People tend to fall into the category of either outlining or sprinting away from outlines. I fall somewhere in the middle, to be honest. I never used to outline, but after completing several first drafts now lingering in various states of constant editing, I realized I needed a more efficient process. Now, I complete a sort of outline, and after completing my first draft, redraft my outline for a second draft (the current point I’m at in my WIP). This has drastically shortened the number of times I completely rewrite a scene. If you’re like me, a constant perfectionist editor, then try an outline. If it doesn’t work, blame me and return to your old ways.

3) Keeping Track of My Progress

In order to meet a goal or deadline, I must be able to track how far I’ve gone. The easiest way to do this for me is to keep track of word count. While editing, I tend to keep track of scenes or chapters, whichever is easiest for my project (I tried counting pages, but that got difficult when I would jump around and the page numbers would change when I deleted entire scenes).

I write down my progress in two places:

  1. first in the manuscript itself (I mark where I began, the word count I began at, and mark where I end along with the day’s final word count–even if I skipped around and return to that same section the next day),
  2. and then in a spreadsheet where I transcribe the same information.

The reason I do this in a spreadsheet as well as the manuscript, is so that I can easily go back and look at a month’s progress without flipping though my entire manuscript.

I’m sure others have different methods for keeping track of their progress, and I’d love to hear how in the comments. I’m always on the lookout for an easier way to track my progress!

In Conclusion…

When I got pregnant, I knew everything would change. However, I promised myself that I would maintain an active writing life. And so far, although this blog has suffered, and my writing has (temporarily) slowed, I have maintained a forward progress on my WIP.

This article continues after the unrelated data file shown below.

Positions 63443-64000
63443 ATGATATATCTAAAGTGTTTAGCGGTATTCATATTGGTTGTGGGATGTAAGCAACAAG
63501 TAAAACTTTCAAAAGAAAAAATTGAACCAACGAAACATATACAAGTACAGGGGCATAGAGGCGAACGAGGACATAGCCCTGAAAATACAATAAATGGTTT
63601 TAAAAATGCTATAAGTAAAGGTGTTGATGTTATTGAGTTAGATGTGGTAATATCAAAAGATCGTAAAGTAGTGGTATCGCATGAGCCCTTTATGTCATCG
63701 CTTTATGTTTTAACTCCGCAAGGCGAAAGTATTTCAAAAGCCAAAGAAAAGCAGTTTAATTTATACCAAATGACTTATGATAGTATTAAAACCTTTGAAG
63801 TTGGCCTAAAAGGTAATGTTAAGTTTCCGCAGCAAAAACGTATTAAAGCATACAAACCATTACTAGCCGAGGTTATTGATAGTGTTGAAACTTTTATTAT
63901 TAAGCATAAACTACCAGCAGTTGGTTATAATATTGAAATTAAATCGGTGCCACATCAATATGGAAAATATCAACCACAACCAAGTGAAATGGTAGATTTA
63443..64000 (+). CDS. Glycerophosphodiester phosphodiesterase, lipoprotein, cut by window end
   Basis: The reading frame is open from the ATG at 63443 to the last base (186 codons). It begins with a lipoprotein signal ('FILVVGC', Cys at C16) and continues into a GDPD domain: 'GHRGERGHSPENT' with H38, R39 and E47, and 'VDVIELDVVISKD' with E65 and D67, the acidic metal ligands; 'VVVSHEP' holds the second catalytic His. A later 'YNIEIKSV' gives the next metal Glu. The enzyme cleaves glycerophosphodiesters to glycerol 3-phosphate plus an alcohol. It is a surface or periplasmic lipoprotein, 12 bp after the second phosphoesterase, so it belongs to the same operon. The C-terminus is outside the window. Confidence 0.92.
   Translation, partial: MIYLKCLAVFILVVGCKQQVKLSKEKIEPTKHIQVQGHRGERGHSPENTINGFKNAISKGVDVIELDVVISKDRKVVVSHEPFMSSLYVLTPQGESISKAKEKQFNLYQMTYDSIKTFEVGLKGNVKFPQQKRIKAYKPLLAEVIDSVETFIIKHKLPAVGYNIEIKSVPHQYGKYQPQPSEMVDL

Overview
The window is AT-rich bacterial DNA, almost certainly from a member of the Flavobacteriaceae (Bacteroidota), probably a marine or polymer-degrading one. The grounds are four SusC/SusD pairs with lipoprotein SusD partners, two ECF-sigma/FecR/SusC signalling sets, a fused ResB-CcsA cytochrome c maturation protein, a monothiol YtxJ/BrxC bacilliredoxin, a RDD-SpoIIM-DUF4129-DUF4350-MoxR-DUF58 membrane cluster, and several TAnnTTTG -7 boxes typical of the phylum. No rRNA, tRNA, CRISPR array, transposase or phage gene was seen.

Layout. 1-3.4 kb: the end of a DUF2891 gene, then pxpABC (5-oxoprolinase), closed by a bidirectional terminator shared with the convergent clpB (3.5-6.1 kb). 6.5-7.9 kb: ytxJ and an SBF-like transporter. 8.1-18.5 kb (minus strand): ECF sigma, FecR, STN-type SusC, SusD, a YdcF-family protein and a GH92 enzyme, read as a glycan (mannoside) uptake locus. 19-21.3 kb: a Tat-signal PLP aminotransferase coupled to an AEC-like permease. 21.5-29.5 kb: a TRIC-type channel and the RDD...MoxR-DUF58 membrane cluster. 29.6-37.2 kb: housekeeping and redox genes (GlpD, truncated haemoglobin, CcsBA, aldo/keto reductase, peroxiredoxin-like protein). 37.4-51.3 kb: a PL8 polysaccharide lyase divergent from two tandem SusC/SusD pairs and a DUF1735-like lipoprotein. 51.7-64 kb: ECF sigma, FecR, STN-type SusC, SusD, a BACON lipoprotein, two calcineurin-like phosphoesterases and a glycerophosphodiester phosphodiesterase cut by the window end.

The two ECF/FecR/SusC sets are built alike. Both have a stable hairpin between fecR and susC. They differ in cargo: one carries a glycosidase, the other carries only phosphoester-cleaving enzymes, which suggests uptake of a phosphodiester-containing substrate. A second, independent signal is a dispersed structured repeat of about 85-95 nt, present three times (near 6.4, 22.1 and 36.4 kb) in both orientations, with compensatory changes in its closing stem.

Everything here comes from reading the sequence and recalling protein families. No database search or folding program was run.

My priorities, by necessity, have changed.

I often think of this blog with a stab of guilt for letting it go dormant so long. But keeping my child in good health, fed, changed, and entertained has taken 99% of my time. The remainder of that time is spent on my own WIP, and throughout the early months of this year, my first copy editing project: an anthology that I had the pleasure to both edit and write a short story for.

That anthology is now available on Amazon.com, so check it out if you like! It’s called The Way Back, and I had a wonderful time working with Michael Hiebert (prolific writer and author of Dream with Little Angels and Journeys Under the Moon: Writing and the Hero’s Quest to name only a couple), and on all the stories there, as well as writing my own short story, an excerpt of which I will share in my next blog post (I promise!).

This blog, although I enjoy it and think of it often, has been required to take a backseat. At least for now. I don’t intend to give up on this blog forever, but my posts will most likely be sporadic over the next year or more. I love sharing and learning about writing, and I don’t plan on giving it up anytime soon.

A side note:

Journeys Under the Moon is a fantastic source for story structure. Hiebert taught a class on the subject using his book as a guide, and I have no regrets about enrolling in that class. It was some of the best time I’ve spent learning to write and learning to craft a story from start to finish. Check it out, I dare you.

Another Small Note:

There is an awesome website writing challenge called “A Round of Words in 80 Days,” which I have participated with in the past. Row80, as it is shortened to, is for people “with a life,” when they can’t drop everything they do in order to join NaNoWriMo once or twice a year. Its focus is daily achievement with realistic goals that factor in your life. It encourages you to make and meet goals, keeping them realistic and adjusting them if need be throughout the 80 day cycle. Four cycles are completed each year, and it’s a great community to get involved in if NaNoWriMo isn’t for you (too intense, wrong time of year, etc.). It helps to keep  you accountable to your writing life, and requires you to post on your blog your goals and your progress. It’s so great, in fact, I should sign up again!